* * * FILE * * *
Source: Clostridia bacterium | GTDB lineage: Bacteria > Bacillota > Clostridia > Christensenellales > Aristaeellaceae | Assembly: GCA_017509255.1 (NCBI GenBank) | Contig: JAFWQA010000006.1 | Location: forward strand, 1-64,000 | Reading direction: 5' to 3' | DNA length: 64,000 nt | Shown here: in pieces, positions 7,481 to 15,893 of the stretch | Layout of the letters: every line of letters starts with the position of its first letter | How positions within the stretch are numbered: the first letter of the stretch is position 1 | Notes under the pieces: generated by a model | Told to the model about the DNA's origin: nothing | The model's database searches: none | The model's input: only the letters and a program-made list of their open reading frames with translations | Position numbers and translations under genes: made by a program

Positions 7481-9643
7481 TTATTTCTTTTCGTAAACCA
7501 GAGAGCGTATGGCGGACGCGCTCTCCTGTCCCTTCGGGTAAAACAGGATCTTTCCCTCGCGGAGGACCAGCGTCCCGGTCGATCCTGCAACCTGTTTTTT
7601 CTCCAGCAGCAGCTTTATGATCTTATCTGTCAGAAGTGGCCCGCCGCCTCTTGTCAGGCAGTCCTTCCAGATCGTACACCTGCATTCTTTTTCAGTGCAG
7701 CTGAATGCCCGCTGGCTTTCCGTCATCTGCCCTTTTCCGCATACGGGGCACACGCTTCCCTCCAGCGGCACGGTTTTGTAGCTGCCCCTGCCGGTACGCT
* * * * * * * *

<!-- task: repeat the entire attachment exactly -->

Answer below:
Source: Clostridia bacterium | GTDB lineage: Bacteria > Bacillota > Clostridia > Christensenellales > Aristaeellaceae | Assembly: GCA_017509255.1 (NCBI GenBank) | Contig: JAFWQA010000006.1 | Location: forward strand, 1-64,000 | Reading direction: 5' to 3' | DNA length: 64,000 nt | Shown here: in pieces, positions 7,481 to 15,893 of the stretch | Layout of the letters: every line of letters starts with the position of its first letter | How positions within the stretch are numbered: the first letter of the stretch is position 1 | Notes under the pieces: generated by a model | Told to the model about the DNA's origin: nothing | The model's database searches: none | The model's input: only the letters and a program-made list of their open reading frames with translations | Position numbers and translations under genes: made by a program

Positions 7481-9643
7481 TTATTTCTTTTCGTAAACCA
7501 GAGAGCGTATGGCGGACGCGCTCTCCTGTCCCTTCGGGTAAAACAGGATCTTTCCCTCGCGGAGGACCAGCGTCCCGGTCGATCCTGCAACCTGTTTTTT
7601 CTCCAGCAGCAGCTTTATGATCTTATCTGTCAGAAGTGGCCCGCCGCCTCTTGTCAGGCAGTCCTTCCAGATCGTACACCTGCATTCTTTTTCAGTGCAG
7701 CTGAATGCCCGCTGGCTTTCCGTCATCTGCCCTTTTCCGCATACGGGGCACACGCTTCCCTCCAGCGGCACGGTTTTGTAGCTGCCCCTGCCGGTACGCT